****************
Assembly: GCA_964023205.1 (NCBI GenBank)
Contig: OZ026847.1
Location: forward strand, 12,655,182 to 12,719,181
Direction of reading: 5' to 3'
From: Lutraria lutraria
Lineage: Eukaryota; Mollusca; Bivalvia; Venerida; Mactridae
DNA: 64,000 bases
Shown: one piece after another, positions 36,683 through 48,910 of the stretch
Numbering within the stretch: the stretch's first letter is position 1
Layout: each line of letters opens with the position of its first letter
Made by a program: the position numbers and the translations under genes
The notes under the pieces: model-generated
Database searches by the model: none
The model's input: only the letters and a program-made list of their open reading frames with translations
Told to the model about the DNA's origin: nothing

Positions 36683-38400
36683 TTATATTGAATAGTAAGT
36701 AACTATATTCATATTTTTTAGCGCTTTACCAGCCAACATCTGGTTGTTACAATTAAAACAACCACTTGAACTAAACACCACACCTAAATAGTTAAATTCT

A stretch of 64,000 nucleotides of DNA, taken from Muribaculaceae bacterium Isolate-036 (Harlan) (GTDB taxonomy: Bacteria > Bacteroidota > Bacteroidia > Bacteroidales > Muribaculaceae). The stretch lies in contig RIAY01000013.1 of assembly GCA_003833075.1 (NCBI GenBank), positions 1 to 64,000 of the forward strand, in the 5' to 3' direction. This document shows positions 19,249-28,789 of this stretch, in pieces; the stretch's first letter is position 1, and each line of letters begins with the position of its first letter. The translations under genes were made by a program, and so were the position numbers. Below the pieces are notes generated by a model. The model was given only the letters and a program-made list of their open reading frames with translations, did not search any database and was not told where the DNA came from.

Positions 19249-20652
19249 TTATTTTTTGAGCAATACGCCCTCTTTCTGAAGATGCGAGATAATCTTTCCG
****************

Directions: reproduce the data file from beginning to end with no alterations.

Assembly: GCA_964023205.1 (NCBI GenBank)
Contig: OZ026847.1
Location: forward strand, 12,655,182 to 12,719,181
Direction of reading: 5' to 3'
From: Lutraria lutraria
Lineage: Eukaryota; Mollusca; Bivalvia; Venerida; Mactridae
DNA: 64,000 bases
Shown: one piece after another, positions 36,683 through 48,910 of the stretch
Numbering within the stretch: the stretch's first letter is position 1
Layout: each line of letters opens with the position of its first letter
Made by a program: the position numbers and the translations under genes
The notes under the pieces: model-generated
Database searches by the model: none
The model's input: only the letters and a program-made list of their open reading frames with translations
Told to the model about the DNA's origin: nothing

Positions 36683-38400
36683 TTATATTGAATAGTAAGT
36701 AACTATATTCATATTTTTTAGCGCTTTACCAGCCAACATCTGGTTGTTACAATTAAAACAACCACTTGAACTAAACACCACACCTAAATAGTTAAATTCT

A stretch of 64,000 nucleotides of DNA, taken from Muribaculaceae bacterium Isolate-036 (Harlan) (GTDB taxonomy: Bacteria > Bacteroidota > Bacteroidia > Bacteroidales > Muribaculaceae). The stretch lies in contig RIAY01000013.1 of assembly GCA_003833075.1 (NCBI GenBank), positions 1 to 64,000 of the forward strand, in the 5' to 3' direction. This document shows positions 19,249-28,789 of this stretch, in pieces; the stretch's first letter is position 1, and each line of letters begins with the position of its first letter. The translations under genes were made by a program, and so were the position numbers. Below the pieces are notes generated by a model. The model was given only the letters and a program-made list of their open reading frames with translations, did not search any database and was not told where the DNA came from.

Positions 19249-20652
19249 TTATTTTTTGAGCAATACGCCCTCTTTCTGAAGATGCGAGATAATCTTTCCG